A defining point in life - almost, but not quite, self sufficiency. Oh well, one down, one to go in another 2 years.

I see the Chancellor (of the UK) has realised how important the student vote is with a proposal to cut tuition fees. What the hell Boris is up to is anyone's guess, but he does seem to be defending the indefensible yet again. With friends like Boris, Mrs May needs no enemies...

Saturday, 16 September 2017

Fresher Hunting Solution

Well, seems I was wrong about the portrait. My friend George Spearing has discovered it's Frederick Francis I, Grand Duke of Mecklenberg-Schwerin, and the portrait is by Rudolph Suhrlandt, court painter to Fredrick Francis.

George says: "I'd like to say it was my vast historical/art knowledge but nothing so impressive. I used Googles 'reverse image' function to find him. Cropped and copied the main part of the image from your blog. Brought up Google search in my browser - selected the 'Images' function and then clicked on the icon of a camera that's to the right of the search panel. Uploaded the cropped image of Frederick, and Google then produced the mirror image. (and close variants)." Never knew Google had that function.

Hunting with dogs developed to hone the knight's skill while not engaged on campaign - it exercised his horse and ensured his riding skills were kept at peak performance in case he was called up to go to war. It was also a means of obtaining game for the pot. Doing it as a sport, with no thought to using the kill as food, is against my principles, as it is with a lot of people. However, when it comes to hunting with birds of prey, a lot of people are more accepting and see it as romantic. Prey is generally nothing larger than a hare, although an eagle can indeed take down a fox. Unless used as a means of obtaining essential food, I'm still against this, as a bird of prey should not be kept in captivity.

Any thoughts from the audience? Yes - the lady with the Aussie hat!

Taking No.1 Son to university this morning - a whole new adventure for him.

Friday, 15 September 2017

Antique Conundrum

I've had 2nd thoughts about the bloke in the painting from, yesterday's post. Not French and definitely Prussian - a general too.

Looking more closely at the sash, it's not Legion of Honour, but yet another Order of the Black Eagle, as proven by the blue Maltese cross at the end of the sash. Not only that, but I'm sure the epaulettes are silver and not gold. Silver epaulettes were used almost exclusively by the Imperial German Army before WWI (aka Prussian Army), and long tassels indicate a general.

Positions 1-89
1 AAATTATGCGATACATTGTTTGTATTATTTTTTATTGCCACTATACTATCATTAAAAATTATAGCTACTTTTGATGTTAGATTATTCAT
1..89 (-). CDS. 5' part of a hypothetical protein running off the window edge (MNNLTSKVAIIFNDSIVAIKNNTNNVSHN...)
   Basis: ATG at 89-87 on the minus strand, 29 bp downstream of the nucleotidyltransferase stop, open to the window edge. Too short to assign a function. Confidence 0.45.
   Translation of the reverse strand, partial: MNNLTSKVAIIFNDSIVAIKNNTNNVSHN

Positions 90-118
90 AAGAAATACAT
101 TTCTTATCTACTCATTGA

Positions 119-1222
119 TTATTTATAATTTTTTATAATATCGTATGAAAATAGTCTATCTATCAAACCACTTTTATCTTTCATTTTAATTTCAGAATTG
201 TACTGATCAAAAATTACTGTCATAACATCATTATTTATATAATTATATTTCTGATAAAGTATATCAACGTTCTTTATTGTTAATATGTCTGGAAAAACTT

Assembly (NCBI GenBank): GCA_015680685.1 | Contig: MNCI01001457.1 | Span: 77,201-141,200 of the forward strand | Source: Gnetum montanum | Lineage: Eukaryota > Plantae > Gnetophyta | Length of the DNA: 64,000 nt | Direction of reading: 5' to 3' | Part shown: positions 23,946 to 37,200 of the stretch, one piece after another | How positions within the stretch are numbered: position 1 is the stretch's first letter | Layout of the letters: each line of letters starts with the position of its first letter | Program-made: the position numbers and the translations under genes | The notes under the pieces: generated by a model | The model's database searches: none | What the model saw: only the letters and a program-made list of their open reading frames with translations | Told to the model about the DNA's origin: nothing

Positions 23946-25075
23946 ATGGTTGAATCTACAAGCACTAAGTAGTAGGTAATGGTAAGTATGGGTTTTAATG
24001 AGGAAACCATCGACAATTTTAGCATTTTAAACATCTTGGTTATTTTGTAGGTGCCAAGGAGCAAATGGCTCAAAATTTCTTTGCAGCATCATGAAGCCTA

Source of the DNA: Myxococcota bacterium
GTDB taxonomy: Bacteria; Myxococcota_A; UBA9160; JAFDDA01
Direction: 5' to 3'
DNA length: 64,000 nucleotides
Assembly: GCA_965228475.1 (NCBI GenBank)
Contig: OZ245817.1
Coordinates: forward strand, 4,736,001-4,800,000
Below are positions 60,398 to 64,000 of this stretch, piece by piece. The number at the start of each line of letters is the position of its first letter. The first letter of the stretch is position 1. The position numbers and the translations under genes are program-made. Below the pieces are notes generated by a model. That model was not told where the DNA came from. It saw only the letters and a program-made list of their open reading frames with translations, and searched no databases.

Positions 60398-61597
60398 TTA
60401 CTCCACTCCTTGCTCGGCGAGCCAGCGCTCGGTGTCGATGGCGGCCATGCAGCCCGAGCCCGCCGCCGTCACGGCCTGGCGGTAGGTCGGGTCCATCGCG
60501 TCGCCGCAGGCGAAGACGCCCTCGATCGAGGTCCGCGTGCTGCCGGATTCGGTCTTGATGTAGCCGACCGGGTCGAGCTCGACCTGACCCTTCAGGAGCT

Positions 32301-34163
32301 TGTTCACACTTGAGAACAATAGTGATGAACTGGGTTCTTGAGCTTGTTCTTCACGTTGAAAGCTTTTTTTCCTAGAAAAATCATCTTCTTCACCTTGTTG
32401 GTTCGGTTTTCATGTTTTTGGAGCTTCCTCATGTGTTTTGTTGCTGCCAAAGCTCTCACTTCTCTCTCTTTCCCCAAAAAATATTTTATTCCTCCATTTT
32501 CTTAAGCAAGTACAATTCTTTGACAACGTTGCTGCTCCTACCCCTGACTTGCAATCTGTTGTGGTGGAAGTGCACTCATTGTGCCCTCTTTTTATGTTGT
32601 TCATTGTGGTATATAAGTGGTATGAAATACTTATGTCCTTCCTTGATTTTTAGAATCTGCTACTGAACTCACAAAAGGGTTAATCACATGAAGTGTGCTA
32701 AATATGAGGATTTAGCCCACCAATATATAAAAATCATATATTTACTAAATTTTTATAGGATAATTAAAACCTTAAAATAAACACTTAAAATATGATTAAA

I went through the list of German/Prussian Generals going back to God knows when and found this chap, who I've placed either side of my subject. I think he looks to be the same chap. How about you?

It's the snake-eyes that do it for me, plus there's no-one else who looks remotely similar. He's Bogislav Friedrich Emanuel von Tauentzein.

Here are a couple of photos I took of objects at the hotel we stayed at (Miller's at the Anchor in Porlock - a wedding anniversary present from Hayley). The hotel was started by the bloke who wrote and edited Miller's Antiques Guide (as well as Miller's Gin), hence it being stuffed to the gills with antiques.

An early steam iron...

I haven't the vaguest idea what this object is - any guesses?

Thursday, 14 September 2017

Mystery Portrait

Been trying to establish the identity of this chap, whose portrait hangs in the hotel we've been staying at in Porlock. There's no writing to suggest who he is, unless it's on the reverse of the portrait. None of the staff have the vaguest idea who he is either.

Now, while it's not certain what colour epaulettes he's wearing (could be gold or silver - it's quite dirty), he does seem to be dressed in the uniform of a French Marshal at the time of the Napoleonic Wars, complete with the red ribbon of the Legion of Honour. The epaulettes should be gold.

Here are a few clues.

Around his neck is what looks like the Prussian Order of the Red Eagle, but with the ribbon colours reversed, and on his left breast is the Prussian Order of the Black Eagle. I've been through the recipients of these and suspect he's Jaques MacDonald. However, I'm at a loss to understand why A Frenchman is wearing Prussian Orders.

While we were out in Lynmouth and Lynton yesterday, one of those monkeys that nick cameras and take selfies had a go with my phone camera.

Managed to wrestle it back though....